Saturday 10 December 2016

O'Loughlin transfer to St Brigid's facing block

Published 18/02/2011 | 05:00

John O'Loughlin's transfer from his home club in Laois to St Brigid's in Dublin is expected to be ruled out of order in the coming weeks.

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O'Loughlin's transfer request away from Mountmellick has passed through Leinster Council and is now with his original club, but because the player is still a student at UCD, he's not entitled to move to a Dublin club.

Under rule 6.9 of the Official Guide "residence in a county for the purpose of attending a second level school or a higher education college shall not qualify as a permanent residence" for the purpose of an inter-county transfer. The transfer request is expected to be turned down on that basis.

O'Loughlin will, however, complete his studies in UCD in April and once he establishes residency after that, he will be free, under GAA rules, to make his proposed move.

In the meantime, he's unlikely to play for Mountmellick, but will have to resubmit his transfer at a later date if he wishes to go through with it. The same ruling would have prevented Paul Galvin from transferring to a Dublin club -- if there had been any substance to that story -- after the Kerry player enrolled in a DIT course.

Laois and Mountmellick officials accept that the move to rule O'Loughlin's transfer out of order will only stall the inevitable. O'Loughlin has expressed his desire to move to the Blanchardstown club, which will once again swell the number of Laois players playing for Dublin clubs.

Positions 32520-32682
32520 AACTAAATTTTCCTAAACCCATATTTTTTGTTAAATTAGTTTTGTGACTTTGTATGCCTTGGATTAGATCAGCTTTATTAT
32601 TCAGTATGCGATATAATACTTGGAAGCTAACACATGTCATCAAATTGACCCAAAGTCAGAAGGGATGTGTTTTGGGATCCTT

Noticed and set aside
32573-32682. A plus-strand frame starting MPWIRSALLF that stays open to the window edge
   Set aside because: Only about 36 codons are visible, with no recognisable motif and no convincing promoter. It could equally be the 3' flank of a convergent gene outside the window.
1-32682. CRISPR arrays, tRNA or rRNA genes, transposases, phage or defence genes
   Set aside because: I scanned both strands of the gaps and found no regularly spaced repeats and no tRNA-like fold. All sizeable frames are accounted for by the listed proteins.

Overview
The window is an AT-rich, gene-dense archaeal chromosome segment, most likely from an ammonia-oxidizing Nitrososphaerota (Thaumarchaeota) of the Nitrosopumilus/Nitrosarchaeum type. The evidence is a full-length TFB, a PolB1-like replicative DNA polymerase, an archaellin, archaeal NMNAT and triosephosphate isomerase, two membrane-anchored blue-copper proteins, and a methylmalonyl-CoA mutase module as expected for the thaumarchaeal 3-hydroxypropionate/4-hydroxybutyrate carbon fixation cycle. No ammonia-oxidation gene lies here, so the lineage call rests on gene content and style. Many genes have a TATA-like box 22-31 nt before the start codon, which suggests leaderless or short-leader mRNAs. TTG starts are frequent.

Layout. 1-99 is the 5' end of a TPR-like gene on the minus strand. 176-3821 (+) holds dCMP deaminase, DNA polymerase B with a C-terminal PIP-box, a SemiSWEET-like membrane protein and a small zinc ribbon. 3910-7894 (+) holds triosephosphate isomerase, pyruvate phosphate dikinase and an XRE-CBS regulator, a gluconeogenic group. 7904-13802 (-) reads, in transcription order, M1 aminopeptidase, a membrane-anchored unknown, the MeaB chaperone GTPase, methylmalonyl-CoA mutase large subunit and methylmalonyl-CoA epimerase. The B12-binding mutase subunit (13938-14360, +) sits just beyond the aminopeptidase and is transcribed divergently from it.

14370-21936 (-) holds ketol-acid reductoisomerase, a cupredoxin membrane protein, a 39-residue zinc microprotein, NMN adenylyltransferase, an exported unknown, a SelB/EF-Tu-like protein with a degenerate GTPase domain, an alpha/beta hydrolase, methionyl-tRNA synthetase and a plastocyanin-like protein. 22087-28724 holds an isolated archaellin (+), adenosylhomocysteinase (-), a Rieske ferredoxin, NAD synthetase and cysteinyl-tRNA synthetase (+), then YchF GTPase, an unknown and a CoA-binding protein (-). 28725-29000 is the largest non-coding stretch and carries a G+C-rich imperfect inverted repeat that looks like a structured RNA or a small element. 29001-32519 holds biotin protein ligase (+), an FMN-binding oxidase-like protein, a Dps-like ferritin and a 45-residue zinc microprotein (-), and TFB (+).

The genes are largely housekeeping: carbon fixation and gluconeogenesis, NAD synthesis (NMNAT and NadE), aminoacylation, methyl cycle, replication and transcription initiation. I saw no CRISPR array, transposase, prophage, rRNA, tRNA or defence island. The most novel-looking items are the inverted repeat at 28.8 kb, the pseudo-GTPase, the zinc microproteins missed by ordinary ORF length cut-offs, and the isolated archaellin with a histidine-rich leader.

The Laois County Board chairman, Brian Allen, has hinted at a possible rule change being proposed in his county to prevent such a drain.

If they do press ahead, they'll have backing from the Leinster Council chief executive Michael Delaney, who touched on the issue in his annual report last summer.

Describing the drain away from provincial clubs in Leinster as a "trickle that has become a torrent," Delaney said that he didn't have immediate solutions, however.

"It's happening within counties, but because of local bye-laws and/or strong leadership it can be curtailed," he said. "Most worrying, however, is the trafficking of promising players from clubs in one county to clubs in another county. This is becoming rampant in Leinster."

Irish Independent

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